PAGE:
'comment_status' => 'closed',
        'ping_status' => 'closed',
        'post_name' => sanitize_title_with_dashes(str_replace("_", "-", $new_filename)),                                            'post_modified' => current_time('mysql'),
        'post_modified_gmt' => current_time('mysql'),
        'post_parent' => $post_id,
        'post_type' => 'attachment',
        'guid' => $siteurl.'/'.$artDir.$new_filename,
        'post_mime_type' => $file_info['mime'],
        'post_excerpt' => '',
        'post_content' => ''
    );

    $uploads = wp_upload_dir();
            $save_path = $uploads['basedir'].'/2013/06/'.$new_filename;

    //insert the database record
    $attach_id = wp_insert_attachment( $artdata, $save_path, $post_id );

    //generate metadata and thumbnails
    if ($attach_data = wp_generate_attachment_metadata( $attach_id, $save_path)) {
        wp_update_attachment_metadata($attach_id, $attach_data);
    }

    //optional make it the featured image of the post it's attached to
    $rows_affected = $wpdb->insert($wpdb->prefix.'postmeta', array('post_id' => $post_id, 'meta_key' => '_thumbnail_id', 'meta_value' => $attach_id));
}
else {
    return false;
}

return true;
}
share|improve this answer

Perhaps I am misunderstanding, but why would you want to do that outside of the WordPress environment? Replicating this functionality would be a lot of work! WordPress does a lot more than simply uploading the file and placing it in a specific directory, for example controlling which users are allowed to upload files, adding database records for uploads and setting up featured image relationships, executing actions and filters for external plugins dependent on file upload - all while adhering to the site settings (in regards to naming conventions, media upload location, etc).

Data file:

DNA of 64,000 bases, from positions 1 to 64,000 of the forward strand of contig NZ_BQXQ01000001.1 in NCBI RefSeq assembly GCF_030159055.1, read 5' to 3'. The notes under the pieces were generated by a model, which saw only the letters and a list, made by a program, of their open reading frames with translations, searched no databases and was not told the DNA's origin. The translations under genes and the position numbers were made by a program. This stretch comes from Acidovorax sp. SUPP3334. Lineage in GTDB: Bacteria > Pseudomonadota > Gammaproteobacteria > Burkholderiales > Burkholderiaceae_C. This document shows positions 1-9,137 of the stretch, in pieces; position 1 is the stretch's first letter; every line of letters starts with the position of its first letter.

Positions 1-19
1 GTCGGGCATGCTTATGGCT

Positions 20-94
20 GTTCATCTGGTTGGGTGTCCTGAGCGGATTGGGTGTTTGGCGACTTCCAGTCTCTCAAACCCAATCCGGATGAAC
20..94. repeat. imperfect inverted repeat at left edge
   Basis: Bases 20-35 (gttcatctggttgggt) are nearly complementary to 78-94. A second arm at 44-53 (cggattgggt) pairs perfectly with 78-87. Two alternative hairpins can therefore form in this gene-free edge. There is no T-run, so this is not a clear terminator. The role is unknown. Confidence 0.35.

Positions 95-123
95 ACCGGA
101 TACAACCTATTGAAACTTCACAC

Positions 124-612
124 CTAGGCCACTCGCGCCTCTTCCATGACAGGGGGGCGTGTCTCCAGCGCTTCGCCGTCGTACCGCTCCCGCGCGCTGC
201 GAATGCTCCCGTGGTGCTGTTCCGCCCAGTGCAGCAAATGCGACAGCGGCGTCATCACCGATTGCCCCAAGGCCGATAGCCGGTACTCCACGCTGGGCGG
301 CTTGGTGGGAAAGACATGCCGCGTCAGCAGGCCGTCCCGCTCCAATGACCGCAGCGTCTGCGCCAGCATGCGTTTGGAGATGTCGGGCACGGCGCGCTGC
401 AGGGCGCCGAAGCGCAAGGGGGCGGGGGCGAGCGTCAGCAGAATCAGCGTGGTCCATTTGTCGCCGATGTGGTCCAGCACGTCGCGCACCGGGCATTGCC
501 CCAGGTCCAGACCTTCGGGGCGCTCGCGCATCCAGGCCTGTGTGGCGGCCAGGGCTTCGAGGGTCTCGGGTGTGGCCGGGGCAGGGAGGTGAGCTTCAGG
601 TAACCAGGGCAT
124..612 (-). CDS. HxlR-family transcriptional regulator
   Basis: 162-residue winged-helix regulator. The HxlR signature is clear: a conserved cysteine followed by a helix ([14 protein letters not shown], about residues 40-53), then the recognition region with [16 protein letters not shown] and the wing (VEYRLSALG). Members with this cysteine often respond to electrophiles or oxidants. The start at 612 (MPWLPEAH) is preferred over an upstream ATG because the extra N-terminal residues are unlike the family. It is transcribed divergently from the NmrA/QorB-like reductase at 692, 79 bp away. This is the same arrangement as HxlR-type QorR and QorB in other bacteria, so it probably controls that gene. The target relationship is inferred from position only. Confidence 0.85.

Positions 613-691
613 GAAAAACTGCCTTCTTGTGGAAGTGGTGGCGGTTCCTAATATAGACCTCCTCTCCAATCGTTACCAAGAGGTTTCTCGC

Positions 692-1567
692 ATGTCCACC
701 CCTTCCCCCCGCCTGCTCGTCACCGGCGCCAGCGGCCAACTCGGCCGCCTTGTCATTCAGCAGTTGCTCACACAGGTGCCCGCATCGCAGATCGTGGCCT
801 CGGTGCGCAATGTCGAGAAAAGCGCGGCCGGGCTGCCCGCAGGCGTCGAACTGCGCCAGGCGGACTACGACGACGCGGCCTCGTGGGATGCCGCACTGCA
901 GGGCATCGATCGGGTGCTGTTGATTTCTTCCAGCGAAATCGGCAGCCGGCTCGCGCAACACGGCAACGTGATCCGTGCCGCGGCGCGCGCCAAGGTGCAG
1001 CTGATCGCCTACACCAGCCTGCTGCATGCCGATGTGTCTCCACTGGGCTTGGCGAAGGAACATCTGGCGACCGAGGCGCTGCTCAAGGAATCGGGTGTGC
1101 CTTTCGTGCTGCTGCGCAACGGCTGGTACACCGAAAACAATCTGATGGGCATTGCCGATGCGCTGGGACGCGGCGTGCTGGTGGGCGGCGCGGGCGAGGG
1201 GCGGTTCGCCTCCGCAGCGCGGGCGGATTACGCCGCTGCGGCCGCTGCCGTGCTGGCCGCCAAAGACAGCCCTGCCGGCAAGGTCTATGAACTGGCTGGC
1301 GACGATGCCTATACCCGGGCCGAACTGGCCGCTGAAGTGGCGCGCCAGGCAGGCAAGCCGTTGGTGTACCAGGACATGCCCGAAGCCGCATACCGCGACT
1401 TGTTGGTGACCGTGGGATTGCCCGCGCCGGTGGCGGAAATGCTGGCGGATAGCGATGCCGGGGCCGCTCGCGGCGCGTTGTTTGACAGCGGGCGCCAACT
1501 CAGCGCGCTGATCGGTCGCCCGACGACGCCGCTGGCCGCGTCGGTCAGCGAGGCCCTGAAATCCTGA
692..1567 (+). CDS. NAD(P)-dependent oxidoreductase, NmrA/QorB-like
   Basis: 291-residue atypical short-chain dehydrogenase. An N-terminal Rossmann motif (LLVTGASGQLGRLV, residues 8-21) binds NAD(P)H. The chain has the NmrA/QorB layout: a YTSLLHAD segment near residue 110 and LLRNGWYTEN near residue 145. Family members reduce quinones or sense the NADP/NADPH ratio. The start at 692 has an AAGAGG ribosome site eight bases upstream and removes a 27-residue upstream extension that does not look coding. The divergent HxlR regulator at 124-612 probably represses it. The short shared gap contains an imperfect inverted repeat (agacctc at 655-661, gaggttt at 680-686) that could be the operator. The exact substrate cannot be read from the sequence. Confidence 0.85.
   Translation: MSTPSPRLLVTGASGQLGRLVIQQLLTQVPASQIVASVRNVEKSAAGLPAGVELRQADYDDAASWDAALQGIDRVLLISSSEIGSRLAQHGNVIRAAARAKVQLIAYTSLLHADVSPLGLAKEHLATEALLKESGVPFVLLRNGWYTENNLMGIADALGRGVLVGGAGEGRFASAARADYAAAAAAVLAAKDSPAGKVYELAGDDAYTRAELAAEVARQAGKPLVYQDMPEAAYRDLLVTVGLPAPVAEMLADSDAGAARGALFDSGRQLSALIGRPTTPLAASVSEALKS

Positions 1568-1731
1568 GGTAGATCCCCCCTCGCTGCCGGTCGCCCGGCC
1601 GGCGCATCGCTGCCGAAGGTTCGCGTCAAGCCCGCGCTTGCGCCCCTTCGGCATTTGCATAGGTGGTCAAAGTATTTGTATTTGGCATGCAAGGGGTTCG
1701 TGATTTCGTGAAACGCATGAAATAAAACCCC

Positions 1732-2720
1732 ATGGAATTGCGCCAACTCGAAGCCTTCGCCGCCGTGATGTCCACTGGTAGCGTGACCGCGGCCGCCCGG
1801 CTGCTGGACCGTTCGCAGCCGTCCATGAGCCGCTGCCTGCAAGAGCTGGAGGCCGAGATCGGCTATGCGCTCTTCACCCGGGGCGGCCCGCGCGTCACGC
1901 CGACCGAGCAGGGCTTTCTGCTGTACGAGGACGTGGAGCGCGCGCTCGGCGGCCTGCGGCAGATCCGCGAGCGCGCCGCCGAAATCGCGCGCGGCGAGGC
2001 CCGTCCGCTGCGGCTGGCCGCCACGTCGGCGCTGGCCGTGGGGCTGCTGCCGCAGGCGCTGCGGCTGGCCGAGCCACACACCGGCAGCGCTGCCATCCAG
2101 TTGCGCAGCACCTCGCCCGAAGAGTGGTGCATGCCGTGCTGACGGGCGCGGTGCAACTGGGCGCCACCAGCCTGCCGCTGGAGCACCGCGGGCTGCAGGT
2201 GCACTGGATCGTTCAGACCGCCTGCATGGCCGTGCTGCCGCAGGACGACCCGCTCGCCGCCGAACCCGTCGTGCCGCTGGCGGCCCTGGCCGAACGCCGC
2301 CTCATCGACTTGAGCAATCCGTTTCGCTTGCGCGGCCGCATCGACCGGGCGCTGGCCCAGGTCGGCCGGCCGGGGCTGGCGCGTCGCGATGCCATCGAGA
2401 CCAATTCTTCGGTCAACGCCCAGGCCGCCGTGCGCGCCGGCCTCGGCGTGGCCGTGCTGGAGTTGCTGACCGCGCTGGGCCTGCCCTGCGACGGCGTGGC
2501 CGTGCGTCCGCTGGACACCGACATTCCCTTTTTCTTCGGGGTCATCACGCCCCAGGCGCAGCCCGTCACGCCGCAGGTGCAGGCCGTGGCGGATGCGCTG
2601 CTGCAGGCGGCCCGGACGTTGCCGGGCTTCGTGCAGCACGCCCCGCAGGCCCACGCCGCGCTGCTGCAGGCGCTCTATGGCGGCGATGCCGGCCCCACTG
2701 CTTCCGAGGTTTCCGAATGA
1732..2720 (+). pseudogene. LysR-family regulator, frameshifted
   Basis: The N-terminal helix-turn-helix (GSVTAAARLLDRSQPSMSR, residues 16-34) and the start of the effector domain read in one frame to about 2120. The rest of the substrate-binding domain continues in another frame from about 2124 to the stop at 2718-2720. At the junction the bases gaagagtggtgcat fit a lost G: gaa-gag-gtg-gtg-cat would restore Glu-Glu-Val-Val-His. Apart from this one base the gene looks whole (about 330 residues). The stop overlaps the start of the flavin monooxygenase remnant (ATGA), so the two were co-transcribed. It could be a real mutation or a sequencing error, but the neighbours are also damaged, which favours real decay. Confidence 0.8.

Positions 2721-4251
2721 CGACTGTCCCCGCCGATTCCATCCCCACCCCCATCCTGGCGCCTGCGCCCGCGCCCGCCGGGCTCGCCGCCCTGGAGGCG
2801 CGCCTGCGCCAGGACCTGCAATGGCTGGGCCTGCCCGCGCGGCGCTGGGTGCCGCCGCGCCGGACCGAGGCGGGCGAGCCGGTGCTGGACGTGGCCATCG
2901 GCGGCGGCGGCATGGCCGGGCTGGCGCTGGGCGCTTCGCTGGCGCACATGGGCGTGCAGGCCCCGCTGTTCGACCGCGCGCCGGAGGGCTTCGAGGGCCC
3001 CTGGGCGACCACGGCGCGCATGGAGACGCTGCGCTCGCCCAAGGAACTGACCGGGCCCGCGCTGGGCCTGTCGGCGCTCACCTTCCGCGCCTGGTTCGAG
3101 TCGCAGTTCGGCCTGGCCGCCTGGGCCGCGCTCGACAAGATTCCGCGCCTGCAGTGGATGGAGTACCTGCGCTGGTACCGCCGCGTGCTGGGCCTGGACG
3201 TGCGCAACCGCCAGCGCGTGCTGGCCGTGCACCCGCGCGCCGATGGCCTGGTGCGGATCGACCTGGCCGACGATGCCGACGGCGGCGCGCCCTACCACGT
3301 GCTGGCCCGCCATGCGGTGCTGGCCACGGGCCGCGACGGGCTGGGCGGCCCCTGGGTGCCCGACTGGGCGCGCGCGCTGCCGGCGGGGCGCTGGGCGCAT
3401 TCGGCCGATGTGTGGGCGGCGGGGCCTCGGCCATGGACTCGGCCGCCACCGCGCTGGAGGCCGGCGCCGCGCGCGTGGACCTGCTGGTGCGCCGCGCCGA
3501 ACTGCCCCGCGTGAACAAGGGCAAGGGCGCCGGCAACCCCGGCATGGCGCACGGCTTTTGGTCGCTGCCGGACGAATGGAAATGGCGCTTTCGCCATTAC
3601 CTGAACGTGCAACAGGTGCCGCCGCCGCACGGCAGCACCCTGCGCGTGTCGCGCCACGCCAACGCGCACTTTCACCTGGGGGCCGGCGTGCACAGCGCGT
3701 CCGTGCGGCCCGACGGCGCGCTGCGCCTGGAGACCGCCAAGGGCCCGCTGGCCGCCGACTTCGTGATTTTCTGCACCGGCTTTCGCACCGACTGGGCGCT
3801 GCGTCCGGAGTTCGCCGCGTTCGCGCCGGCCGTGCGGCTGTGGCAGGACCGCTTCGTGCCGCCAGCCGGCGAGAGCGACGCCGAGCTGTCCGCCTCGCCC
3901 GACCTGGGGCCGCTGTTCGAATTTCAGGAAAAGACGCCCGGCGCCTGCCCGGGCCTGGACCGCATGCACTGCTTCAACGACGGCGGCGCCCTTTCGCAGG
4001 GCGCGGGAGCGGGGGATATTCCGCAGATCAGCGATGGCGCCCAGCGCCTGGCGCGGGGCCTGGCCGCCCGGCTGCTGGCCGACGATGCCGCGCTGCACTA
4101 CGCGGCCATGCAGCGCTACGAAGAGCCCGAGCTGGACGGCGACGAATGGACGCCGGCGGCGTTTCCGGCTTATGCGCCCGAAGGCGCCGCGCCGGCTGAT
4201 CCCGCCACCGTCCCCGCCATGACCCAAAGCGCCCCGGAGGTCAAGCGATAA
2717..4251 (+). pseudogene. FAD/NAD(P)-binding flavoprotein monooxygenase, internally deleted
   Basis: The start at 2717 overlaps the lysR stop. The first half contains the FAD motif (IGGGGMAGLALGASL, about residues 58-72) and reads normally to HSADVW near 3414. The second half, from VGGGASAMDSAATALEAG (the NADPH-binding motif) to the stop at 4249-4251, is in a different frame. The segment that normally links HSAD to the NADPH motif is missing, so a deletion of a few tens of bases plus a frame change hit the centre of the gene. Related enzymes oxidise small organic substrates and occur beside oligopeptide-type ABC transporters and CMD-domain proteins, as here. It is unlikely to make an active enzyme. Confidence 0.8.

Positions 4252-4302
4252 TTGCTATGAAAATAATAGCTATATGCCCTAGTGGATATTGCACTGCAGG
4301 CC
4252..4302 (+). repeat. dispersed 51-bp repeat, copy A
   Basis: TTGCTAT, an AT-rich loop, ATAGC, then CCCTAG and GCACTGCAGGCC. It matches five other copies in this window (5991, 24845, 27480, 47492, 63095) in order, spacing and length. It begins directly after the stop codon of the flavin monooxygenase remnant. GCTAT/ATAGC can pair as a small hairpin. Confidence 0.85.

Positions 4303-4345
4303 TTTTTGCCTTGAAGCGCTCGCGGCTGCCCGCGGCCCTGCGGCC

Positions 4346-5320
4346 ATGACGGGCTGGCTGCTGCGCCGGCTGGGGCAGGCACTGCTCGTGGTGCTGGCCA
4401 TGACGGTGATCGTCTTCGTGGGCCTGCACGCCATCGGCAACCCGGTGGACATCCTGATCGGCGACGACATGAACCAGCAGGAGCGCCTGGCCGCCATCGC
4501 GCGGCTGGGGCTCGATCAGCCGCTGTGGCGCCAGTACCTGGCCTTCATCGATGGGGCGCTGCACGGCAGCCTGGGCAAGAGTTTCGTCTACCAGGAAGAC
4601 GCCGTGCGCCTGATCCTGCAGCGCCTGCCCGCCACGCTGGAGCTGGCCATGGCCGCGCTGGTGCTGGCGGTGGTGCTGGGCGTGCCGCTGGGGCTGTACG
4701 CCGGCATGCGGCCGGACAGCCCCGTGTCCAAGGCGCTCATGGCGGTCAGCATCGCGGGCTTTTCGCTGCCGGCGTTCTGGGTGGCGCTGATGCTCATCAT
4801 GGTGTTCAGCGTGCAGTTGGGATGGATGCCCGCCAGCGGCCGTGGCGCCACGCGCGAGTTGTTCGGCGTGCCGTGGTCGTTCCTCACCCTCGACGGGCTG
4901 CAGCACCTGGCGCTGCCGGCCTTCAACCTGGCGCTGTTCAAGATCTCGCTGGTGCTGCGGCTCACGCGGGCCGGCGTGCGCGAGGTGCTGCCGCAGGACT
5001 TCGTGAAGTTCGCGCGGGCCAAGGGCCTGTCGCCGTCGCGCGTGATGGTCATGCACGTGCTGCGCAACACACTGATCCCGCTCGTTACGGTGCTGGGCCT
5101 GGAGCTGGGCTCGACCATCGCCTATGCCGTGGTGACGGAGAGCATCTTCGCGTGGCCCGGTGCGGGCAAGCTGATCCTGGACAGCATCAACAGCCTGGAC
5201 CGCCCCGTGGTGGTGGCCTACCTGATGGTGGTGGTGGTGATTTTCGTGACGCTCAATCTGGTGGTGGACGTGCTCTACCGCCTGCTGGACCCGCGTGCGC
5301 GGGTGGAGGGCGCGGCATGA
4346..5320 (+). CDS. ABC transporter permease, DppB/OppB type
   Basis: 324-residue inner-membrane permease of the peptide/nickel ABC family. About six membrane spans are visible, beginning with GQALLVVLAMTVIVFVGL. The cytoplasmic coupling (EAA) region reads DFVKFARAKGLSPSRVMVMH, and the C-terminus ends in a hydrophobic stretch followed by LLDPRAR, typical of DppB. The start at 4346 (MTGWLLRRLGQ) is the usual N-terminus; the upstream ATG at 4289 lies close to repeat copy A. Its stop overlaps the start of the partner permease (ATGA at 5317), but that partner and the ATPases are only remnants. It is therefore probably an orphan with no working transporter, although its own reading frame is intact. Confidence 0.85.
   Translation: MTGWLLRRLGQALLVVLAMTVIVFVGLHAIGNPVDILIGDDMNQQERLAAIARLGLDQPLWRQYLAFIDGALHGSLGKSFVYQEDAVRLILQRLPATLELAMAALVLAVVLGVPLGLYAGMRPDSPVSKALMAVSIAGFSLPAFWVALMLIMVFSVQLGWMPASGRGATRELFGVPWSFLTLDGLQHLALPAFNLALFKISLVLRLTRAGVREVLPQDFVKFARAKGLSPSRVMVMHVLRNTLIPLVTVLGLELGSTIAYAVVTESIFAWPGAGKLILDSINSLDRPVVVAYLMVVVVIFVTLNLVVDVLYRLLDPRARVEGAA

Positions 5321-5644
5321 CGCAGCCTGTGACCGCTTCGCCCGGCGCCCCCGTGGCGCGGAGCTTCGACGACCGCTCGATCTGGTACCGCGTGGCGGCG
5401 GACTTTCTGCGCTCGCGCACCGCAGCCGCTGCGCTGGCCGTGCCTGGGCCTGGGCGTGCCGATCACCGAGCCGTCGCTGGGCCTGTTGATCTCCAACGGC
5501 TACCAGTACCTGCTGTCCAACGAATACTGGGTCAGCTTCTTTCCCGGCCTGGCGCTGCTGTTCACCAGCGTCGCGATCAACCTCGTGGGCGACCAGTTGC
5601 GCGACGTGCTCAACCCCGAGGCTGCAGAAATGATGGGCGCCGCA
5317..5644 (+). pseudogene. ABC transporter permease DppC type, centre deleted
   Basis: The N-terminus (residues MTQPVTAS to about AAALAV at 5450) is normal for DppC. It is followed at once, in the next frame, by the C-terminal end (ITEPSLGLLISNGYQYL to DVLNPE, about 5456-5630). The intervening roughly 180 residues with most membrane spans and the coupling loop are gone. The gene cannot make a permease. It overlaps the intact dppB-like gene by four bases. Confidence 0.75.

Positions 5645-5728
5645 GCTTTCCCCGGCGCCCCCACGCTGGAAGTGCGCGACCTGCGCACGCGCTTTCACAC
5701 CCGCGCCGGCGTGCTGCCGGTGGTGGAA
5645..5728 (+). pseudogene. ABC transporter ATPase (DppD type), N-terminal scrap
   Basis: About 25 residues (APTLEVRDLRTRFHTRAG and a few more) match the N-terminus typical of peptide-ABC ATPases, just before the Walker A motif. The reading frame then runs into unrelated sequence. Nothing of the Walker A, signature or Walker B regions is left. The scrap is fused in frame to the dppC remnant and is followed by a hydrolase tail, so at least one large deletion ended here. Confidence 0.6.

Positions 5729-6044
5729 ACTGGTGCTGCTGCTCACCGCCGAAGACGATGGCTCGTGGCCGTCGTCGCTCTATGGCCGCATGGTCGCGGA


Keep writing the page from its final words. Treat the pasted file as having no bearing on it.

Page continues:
If you simply seek to upload files without being logged in to the WordPress admin section, for example for uploading files from an external site you might want to have a look at the XML-RPC API and specifically the uploadFile method.

Another option could be to write a mini API yourself. Basically what you would want to do is this:

  1. Get the file on the server through upload (or getting the server to download it from a specified URL).
  2. Use wp_upload_dir() to get the upload directory path and sanitize_file_name() to construct the path and write the file to the resulting location.
  3. Use wp_insert_attachment() to store the attachment in the database (wp_check_filetype() will be helpful for setting post_mime_type). Optionally also set post_parent and the _thumbnail_id meta key if you like.
  4. Expose your API to external users, or require login, as needed. If you use a public form at the very least use wp_create_nonce() and wp_verify_nonce() to make the form a tiny bit more secure.
share|improve this answer
    
i am writing a web service for an application. Application send me an FILE array through which i want to insert the post data and image i have inserted the post details in the database but stuck into the image part. –  Faisal Shehzad May 27 '13 at 10:10
    
Check to documentation for wp_insert_attachment(), it should do much what you need I think. I would highly discourage manually modifying the database outside of WordPress if that's what you are doing. Instead, just look at the WordPress source and try to identify the parts responsible for adding post data, handling file uploads and inserting attachments. In other words, pretty much what I outlined in my answer above. –  Simon May 27 '13 at 12:57
    
@Simon I have the same issue. Another reason you might want to upload is when you have a batch job of images you want to attach to different posts and not do it manually. –  hitautodestruct Jun 20 '13 at 10:39
1  
@hitautodestruct: Absolutely, I often do that when migrating data form existing sites, legacy systems, database exports etc. My point is you should always strive to take advantage of the WordPress core functionality to accomplish this, rather than just writing a script of your own that places the images at the correct location (which was to some extend what I perceived the question was about). –  Simon Jun 24 '13 at 11:19